Sunday, August 14, 2016

The Land Remembers by Ben Logan

I read this lyrical book last year and from time to time I read one of its stories again, so it has been sitting alongside my upstairs reading chair.  It's that kind of book, one with stories that  to be re-read, savored and one to keep on my full book shelves.   It was first published in hardback by Viking Press in 1975 and a mass market paperback edition by Avon Books in 1976.  In 1992 a collector's edition was published by NorthWord Press and in 2000 a 25th anniversary edition.  My copy 286 pages, is the eighth edition, first printing, 2006, by Itchy Cat Press in Blue Mounds, WI.  I picked up this treasure at a local book sale and was amazed that I had never heard of it living in the area where the author writes about his farm life just down the road along the Mississippi River, up the hills on the Wisconsin side.  The stories are about life on the farm, his three brothers, mother and father and hired hand Lyle,  the people of the area, the "hilltop world in 1930's in southwestern Wisconsin."  The family farm was on a ridge top, 260 acres is  called "Seldom Seen" and the author traveled as a merchant seaman and worked as a novelist, producer and writer for film and television, living forty miles north of New York City.  But his roots remained in the southwest Wisconsin hillsides, in the mid 1980's he returned to the farm and lives there.  

Back flap
I smiled and was drawn to keep turning pages from the very introductory page, " Laurence, Lee and Lyle, the only ones left who shared that hilltop world with me, told me when we met that I didn't get all my facts straight.  We argued some about that, but mostly I just reminded them of what a neighbor used to say--"when you're trying to tell somebody who ain't been there just how hot it is in a hayfield with the temperature at a hundred degrees int he shade, it's not lying if you make it a hundred and ten."    Now only my brother Lee and I are left."  It's that kind of book, true, life,  comical, sad, whimsy, just a very enjoyable read, and beautifully written.  

Page 3, "There is no neat and easy way to tell the story of a farm.  A farm is a process where everything is related, everything happening at once.  It is a circle of life and there is no logical place to begin a perfect circle.  This is an unsolved paradox for me.  Part of the folly of our time is the idea that we can see the whole of something by looking at the pieces, one at a time."  I am a city girl you could say, but  Jerry grew up in these parts and spent his young years on his grandparents' farm, so I thought he might enjoy this book as well, he has read several of the stories too and each time, says, "this is a good book."  He enjoyed the Chapter about Haying, "Such days were agony, but there was a glory in them.  It was as though in proving ourselves equal to the harsh demands of the land, we glimpsed some hint of immortality."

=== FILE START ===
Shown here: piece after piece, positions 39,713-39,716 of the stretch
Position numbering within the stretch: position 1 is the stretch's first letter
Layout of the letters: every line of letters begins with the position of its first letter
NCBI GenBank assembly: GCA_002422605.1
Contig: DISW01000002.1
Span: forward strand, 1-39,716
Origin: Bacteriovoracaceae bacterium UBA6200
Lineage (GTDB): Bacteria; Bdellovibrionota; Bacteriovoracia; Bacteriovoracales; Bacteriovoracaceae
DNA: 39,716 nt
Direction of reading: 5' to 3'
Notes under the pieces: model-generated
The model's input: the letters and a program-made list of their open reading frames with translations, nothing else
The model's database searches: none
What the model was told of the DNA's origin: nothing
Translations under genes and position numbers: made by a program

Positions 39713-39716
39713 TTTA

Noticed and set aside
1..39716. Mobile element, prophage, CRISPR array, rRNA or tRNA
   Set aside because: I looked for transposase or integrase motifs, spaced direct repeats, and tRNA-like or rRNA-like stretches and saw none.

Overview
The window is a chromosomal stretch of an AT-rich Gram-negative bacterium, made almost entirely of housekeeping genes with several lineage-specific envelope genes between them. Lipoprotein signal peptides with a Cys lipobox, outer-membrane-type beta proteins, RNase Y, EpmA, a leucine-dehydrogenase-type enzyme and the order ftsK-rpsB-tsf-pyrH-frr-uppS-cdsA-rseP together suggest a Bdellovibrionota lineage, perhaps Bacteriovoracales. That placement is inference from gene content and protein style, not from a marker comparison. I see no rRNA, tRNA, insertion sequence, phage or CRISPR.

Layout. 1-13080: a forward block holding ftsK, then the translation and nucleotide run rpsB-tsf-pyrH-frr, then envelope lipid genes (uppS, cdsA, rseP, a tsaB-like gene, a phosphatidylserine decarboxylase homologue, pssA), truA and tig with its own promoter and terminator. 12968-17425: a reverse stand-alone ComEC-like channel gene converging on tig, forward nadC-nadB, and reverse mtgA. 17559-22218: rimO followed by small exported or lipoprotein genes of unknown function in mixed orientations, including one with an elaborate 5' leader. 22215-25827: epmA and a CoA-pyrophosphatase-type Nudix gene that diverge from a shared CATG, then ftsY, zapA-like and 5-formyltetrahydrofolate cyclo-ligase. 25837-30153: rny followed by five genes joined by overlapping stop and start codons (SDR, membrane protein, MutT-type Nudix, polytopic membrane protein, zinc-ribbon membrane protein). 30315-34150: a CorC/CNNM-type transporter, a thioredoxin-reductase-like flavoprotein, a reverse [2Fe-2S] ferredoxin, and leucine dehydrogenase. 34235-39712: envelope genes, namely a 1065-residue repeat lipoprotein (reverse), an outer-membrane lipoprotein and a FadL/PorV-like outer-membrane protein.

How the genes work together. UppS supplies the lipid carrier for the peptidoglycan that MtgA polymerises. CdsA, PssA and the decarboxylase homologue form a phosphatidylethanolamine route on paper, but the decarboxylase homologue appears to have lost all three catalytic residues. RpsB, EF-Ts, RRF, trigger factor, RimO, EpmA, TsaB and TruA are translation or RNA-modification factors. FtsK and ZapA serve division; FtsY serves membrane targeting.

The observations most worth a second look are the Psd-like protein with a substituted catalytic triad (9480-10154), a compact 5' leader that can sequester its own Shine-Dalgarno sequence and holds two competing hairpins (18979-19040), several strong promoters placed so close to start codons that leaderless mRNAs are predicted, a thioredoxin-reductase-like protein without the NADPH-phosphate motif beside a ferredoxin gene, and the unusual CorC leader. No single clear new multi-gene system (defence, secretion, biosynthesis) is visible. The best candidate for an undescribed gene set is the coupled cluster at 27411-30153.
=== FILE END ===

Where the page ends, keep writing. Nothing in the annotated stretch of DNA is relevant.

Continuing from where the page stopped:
Page 13,  Chapter 3, The Awakening Land, Spring was a contradiction.  It was both creeping change and explosion.  Because the soil was frozen solid, four or five feet deep most years, and covered with snow, it held the cold.  The air warmed ahead of the soil in a false feel of spring that was only of the air---not of the entire land." Page 15, "But no one ever talked about a year without a spring.  It was as unthinkable as trying to convince someone that they had never been born."   

I have included quotes to give the flavor of how well written and why I describe it as lyrical.  It is difficult for me to choose one story that I liked better than any of the others, because they are all different, but if I were to limit to only one it would be in the winter section, Chapter 36, The Year the Corn Shredder Stayed All Winter, I have read this about 6 times, it always brings out the grins.  It begins, "Lyle claimed the old men in Petersburg could start swapping stories some morning, changing things as they went along, and go on for three days before they realized they were telling each other the same story."  This is the story of a man named Nubbin,  who works his tractor and corn shredder through the farms.  "The tractor, corn shredder, and Nubbin, the owner were all getting old.  Things kept going wrong on each job and it was early December before the rig came chugging and smoking up to the barnyard gate.  I'd been hearing about Nubbin.  I expected a giant but he was short, about the size of Lyle, had a bright red nose, big bushy eyebrows, and a scraggly beard.  The story was that he was superstitious--never shaved on a week that had a Friday in it."  See what I mean about lyrical, comical,  just reading paints the scene and the characters.

There is a new Afterword in my edition and the very last chapter, The Circle of Life describes a feeling I have shared as I try to piece together ancestry of my family, though I have no affinity for a farm or land.    Page 177, "As the changing seasons carry me forward in time, a stubborn part of me keeps reaching back to preserve, unbroken my linkage with the land. Partly I reach back to find myself at some age of innocence when the land was my whole world.  Partly I try to recapture those taken-for-granted persons I called Father and Mother."   He closes with some sense of tribute to the land, back to ice age, forward to fur trappers,  Indians, old tales.

A 5 star read *****